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Friday, September 11, 2009

Usui in Context: Christianity in mid-19th Century Japan

Dear readers,

Welcome to the second installment in our new series, Mikao Usui: In Context. When we published the first installment last month on the anniversary of Usui's birth, we hadn't planned to make it a series. But since so many readers have been asking for more of the same, and since our research has led us to some fascinating finds, we've decided to do an ongoing series on Japanese history and culture during Usui's lifetime (1865-1926).

Mikao Usui, of course, founded the practice now known around the world as Reiki back in the 1920s. Hawayo Takata, the Japanese-American woman who brought Reiki from Japan to the rest of the world, never met Usui, but studied with one of his students, Chujiro Hayashi. Over the years many Reiki students were taught that Usui was, among other things, a medical doctor, a university president, and a Christian. In recent decades, researchers have found that he was neither a doctor nor a university president, and he was Buddhist (although there is disagreement on what sect and whether he was a layman, or lay monk). Usui's memorial stone, erected by some of his students a year after his death in 1927, mentions that he had studied books from several religious traditions (including Christian scriptures, according to one translation). But some contemporary Reiki teachers claim that it was not possible for Usui to have known anything about Christianity, since it was officially outlawed in Japan for 284 years, from 1587 until 1871. But unofficially, Christianity -- sometimes disguised as or melded with Buddhism, Shinto, and Shugendo -- continued to be practiced in secret until it was safe for Christians, or as they were called in Japanese, Kirishitans, to reveal themselves once more. It turns out that the "revelation of believers" was a key event in Japanese history, and it happened long before the official ban was lifted: in April, 1865, just months before Usui was born.

For decades, Reiki students were told that the founder of our practice, Mikao Usui, was a Christian. Later, we discovered he was a Buddhist. But is it possible that he was both? Could he have been a secret Christian (Kakure Kirishitan), or at least familiar with Christian teachings? If that were the case, then the Catholic Church may have denounced one of its own when the U.S. Conference of Catholic Bishops condemned Reiki earlier this year. While we can never know for certain, it does seem clear that even if Usui hadn't been an ardent and persistent spiritual seeker, he would likely have encountered Christianity, forbidden though it was.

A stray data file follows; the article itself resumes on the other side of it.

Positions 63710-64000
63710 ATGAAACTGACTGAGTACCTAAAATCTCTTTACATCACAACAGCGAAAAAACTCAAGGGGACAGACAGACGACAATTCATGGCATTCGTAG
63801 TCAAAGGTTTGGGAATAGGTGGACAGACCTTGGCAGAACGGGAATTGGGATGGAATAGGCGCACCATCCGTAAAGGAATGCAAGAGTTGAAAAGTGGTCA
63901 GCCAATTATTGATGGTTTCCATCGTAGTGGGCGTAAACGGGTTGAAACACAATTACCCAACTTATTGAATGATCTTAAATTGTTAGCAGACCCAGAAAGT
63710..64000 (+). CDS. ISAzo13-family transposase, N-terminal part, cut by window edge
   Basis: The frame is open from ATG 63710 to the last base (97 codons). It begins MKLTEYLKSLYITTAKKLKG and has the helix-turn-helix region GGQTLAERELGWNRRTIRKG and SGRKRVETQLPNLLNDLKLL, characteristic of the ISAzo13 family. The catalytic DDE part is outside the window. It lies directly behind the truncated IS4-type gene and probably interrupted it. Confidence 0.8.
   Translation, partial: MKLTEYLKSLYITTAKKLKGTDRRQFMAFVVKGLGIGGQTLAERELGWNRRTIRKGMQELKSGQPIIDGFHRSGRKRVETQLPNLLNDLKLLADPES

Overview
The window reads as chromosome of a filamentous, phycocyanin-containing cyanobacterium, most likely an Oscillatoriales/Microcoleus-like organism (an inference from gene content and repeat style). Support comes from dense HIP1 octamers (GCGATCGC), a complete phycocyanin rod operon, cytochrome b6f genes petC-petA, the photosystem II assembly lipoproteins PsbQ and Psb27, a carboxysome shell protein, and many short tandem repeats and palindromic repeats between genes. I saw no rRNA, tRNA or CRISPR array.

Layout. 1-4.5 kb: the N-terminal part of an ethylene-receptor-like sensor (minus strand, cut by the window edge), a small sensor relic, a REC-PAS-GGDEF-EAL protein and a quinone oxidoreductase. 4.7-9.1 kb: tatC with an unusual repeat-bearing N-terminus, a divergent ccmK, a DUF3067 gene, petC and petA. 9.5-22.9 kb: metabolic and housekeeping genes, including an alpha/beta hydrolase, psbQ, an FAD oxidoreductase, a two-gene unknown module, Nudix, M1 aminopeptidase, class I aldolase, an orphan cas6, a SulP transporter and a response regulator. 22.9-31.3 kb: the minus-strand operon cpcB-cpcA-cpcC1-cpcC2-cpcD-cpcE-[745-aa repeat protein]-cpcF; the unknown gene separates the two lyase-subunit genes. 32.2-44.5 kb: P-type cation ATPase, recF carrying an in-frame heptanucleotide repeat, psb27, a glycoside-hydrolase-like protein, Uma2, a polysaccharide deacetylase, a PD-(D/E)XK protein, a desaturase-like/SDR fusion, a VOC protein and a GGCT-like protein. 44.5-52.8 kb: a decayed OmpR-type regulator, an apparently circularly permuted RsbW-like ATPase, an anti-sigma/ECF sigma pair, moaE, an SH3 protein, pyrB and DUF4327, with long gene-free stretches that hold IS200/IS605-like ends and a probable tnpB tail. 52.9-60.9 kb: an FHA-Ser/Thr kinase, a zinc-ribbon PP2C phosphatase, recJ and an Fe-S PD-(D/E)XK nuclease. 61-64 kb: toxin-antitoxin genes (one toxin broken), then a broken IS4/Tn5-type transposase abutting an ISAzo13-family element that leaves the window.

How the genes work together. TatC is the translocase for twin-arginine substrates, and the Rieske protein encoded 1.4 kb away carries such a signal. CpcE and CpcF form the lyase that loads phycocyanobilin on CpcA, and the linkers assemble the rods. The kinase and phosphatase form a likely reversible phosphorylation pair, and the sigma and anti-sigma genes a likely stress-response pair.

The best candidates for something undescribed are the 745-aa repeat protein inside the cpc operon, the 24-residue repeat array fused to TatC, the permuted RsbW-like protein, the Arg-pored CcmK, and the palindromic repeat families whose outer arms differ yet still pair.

Although some historians believe that Christianity came to Japan as early as the year 199, it is generally thought to have been brought to Japan in 1548 by the Portuguese, who also introduced another foreign element: gunpowder. At first, it was thought to be a religion from India, since the Portuguese missionaries had come via the Indian city of Goa along with some of their Indian converts.

16th Century Japanese Christians in Portuguese attire

Celebrating a Christian Mass in Japan - 16th/17th Century

By 1579, there were an estimated 130,000 Christians in Japan, including dozens of daimyos (feudal lords). But in 1587, the first ban against Christianity was issued, and 10 years later, 26 Christians were executed by crucifixion (a common form of punishment in Japan at that time). Other executions followed during the next few years as Japan was unified under Shogun Tokugawa Ieyasu, whose clan would rule until 1868.

Ieyasu also issued ironclad orders cutting Japan off from all other countries, the only exception being Dutch traders, who were allowed only on a small manmade island in Nagasaki bay:

Dejima Island (Source: Wikimedia Commons)

Japan's remaining Christians went underground in 1630, and their secret practice continued for generations. Meanwhile, they were outwardly Buddhist. They had little choice: after Ieyasu declared Buddhism the state religion, everyone in Japan was legally required to register with a Buddhist temple annually. In order for Japanese Christians to keep their practice (and themselves) alive, they had to disguise it. Over the generations, it evolved, taking on more of the outward appearance of Buddhism.

And here is a Buddha statue with a secret crucifix on its back:

Photo by Chris 73. Some rights reserved.
(Source: Wikimedia Commons)

After Japan was opened to the rest of the world upon the arrival in 1853 of the "black ships," Western settlements, including churches, were established at Yokohama and Nagasaki. The Oura Cathedral, completed in 1864, is Japan's oldest church and the only western building designated a national treasure:

Old postcard image of Oura Church

One day shortly after the Oura Church opened its doors, a group of peasants showed up on its steps and revealed themselves as Christians. In the weeks and months that followed, tens of thousands of others followed. Today that historic spot is marked by a statue of Mary -- but not Kannon -- although it does bear some resemblance to the Maria Kannon statue:

It's no surprise that such a dramatic story has itself been dramatized, first in the novel Silence by Shusaku Endo, and, coming in 2010, a Martin Scorsese movie based on that book.

Stay tuned for further installments in our series, Mikao Usui: In Context. And look for the rest of this week's edition of The Reiki Digest on Saturday.


Anonymous James Deacon said...

Fore more info around this topic, see: REIKI HISTORY AND REIKI MYTH:
Another look at some elements of the 'new' History of Reiki...


9:08 AM  
Blogger Janet Dagley Dagley said...

Thanks, James! And thanks for all the research you've done. Here's a clickable link to REIKI HISTORY AND REIKI MYTH.

9:33 AM  

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